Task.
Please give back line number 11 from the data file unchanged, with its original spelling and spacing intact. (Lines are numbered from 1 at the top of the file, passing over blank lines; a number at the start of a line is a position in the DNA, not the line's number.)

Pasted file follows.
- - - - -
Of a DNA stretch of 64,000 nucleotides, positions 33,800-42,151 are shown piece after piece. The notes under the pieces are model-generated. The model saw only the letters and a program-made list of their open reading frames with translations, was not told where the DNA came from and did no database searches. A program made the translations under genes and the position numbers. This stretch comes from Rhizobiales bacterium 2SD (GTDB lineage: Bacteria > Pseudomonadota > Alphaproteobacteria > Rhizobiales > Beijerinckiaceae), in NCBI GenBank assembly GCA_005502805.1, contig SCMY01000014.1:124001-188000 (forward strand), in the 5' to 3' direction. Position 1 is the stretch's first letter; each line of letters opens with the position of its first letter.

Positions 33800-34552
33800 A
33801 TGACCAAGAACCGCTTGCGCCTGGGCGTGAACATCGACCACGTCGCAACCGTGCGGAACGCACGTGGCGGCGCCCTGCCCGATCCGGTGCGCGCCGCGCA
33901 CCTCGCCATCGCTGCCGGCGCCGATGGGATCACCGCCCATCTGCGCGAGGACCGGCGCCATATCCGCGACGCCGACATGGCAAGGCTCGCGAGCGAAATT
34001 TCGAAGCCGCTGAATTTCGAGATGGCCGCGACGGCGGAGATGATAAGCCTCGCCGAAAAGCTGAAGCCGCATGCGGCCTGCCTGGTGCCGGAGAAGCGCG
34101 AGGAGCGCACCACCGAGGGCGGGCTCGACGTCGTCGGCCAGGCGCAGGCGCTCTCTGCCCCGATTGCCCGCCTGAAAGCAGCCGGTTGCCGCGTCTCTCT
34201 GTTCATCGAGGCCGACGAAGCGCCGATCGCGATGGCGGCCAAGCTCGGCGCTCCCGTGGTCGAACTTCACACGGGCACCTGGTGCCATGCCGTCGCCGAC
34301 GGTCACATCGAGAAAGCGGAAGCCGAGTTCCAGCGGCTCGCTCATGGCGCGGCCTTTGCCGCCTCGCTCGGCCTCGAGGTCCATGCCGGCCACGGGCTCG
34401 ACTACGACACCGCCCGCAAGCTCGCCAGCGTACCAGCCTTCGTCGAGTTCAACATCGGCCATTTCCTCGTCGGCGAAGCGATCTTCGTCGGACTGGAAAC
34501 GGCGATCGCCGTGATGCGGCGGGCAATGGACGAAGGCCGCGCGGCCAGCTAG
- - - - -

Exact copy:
34501 GGCGATCGCCGTGATGCGGCGGGCAATGGACGAAGGCCGCGCGGCCAGCTAG